We have a striking ability to alter our psychological access to past experiences. Consider the following case. Andrew “Nicky” Barr, OBE, MC, DFC, (1915 – 2006) was one of Australia’s most decorated World War II fighter pilots. He was the top ace of the Western Desert’s 3 Squadron, the pre-eminent fighter squadron in the Middle East, flying P-40 Kittyhawks over Africa. From October 1941, when Nicky Barr’s war began, he flew 22 missions and shot down eight enemy planes in his (...) first 35 operational hours. He was shot down three times, once 25 miles behind enemy lines while trying to rescue a downed pilot. He escaped from prisoner of war camps four times, once jumping out of a train as it travelled from Italy into Austria. His wife Dot, who he married only weeks before the war, waited for him at home. She was told on at least three occasions that he was missing in action or dead. For 50 years, Nicky Barr never spoke publicly, and rarely privately, of his war-time experiences. He was very much a forgotten and forgetting hero (for further details, see Dornan, 2002). In his first public interview in 2002 on the Australian documentary program “Australian Story”, Nicky explained his 50 year silence by saying. (shrink)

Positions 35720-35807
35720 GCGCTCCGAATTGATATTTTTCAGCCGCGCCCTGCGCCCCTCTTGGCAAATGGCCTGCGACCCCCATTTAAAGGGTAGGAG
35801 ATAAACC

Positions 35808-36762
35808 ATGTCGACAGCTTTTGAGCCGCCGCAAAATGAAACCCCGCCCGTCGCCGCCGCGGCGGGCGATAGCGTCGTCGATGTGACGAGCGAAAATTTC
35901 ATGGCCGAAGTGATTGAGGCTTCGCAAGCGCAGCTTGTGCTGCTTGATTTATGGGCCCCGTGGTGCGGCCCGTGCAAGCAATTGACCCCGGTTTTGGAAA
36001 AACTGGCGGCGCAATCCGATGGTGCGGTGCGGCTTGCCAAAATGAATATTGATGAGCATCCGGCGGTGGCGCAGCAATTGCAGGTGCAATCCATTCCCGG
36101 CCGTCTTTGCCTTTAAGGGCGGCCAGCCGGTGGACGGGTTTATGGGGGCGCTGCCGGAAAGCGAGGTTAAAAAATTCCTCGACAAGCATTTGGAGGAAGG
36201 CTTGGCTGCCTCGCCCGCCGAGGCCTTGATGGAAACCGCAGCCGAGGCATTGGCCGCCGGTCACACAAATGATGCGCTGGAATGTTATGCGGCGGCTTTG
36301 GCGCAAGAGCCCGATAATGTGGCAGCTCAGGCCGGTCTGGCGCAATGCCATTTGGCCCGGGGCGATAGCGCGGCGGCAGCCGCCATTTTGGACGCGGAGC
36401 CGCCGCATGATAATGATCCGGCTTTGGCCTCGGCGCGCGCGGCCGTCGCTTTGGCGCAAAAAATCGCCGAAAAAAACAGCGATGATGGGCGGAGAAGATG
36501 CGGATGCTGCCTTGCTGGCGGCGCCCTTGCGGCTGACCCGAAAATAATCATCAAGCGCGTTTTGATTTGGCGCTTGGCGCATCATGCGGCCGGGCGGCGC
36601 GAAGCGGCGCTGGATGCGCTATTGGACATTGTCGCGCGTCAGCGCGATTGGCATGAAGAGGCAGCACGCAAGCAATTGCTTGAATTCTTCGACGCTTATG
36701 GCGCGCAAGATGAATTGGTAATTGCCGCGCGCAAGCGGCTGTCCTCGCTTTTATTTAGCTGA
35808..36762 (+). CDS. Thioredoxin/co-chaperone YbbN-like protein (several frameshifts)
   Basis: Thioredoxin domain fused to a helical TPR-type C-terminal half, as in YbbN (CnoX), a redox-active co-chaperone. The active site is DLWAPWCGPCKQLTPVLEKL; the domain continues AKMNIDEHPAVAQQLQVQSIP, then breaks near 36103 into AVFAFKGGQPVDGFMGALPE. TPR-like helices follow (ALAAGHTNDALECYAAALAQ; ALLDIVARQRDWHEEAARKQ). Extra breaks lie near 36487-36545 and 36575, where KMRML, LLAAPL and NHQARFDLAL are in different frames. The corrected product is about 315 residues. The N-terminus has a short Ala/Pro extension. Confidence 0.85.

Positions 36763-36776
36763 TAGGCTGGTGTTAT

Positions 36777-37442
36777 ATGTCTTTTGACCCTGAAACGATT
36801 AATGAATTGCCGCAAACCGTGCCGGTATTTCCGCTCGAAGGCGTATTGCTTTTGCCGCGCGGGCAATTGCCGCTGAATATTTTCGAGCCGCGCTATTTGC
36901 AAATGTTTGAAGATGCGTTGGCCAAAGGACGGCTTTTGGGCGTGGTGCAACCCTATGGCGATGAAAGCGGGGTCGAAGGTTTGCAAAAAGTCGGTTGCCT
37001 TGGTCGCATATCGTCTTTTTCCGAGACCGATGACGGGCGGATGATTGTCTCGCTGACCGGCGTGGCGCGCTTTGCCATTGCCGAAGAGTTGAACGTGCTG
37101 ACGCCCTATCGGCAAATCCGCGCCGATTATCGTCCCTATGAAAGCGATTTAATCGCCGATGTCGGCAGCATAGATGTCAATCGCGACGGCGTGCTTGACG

The contributions of adolescent and parent perspectives to ethical planning of survey research on youth drug use and suicide behaviors are highlighted through an empirical examination of 322 7th-12th graders' and 160 parents' opinions on questions related to 4 ethical dimensions of survey research practice: (a)evaluating research risks and benefits, (b)establishing guardian permission requirements, (c)developing confidentiality and disclosure policies, and (d)using cash incentives for recruitment. Generational and ethnic variation in response to questionnaire items developed from discussions within adolescent and parent (...) focus groups are described. The article concludes with a discussion of the potential contributions and challenges of adolescent and parent perspectives for planning scientifically valid and ethically responsible youth risk survey research. (shrink)
This commentary draws on the thoughtful contemplation and innovative procedures described in the special section articles as well as current professional codes and federal regulations to highlight ethical practices and paradoxes of deception research involving children. The discussion is organized around 4 key decision points for the conduct of responsible deception research involving children: (a) evaluating the scientific validity and social value of deception research within the context of alternative methodologies, (b) avoiding and minimizing experimental risk, (c) the use of (...) child assent procedures as questionable ethical safeguards, and (d) debriefing as both remedy and risk. (shrink)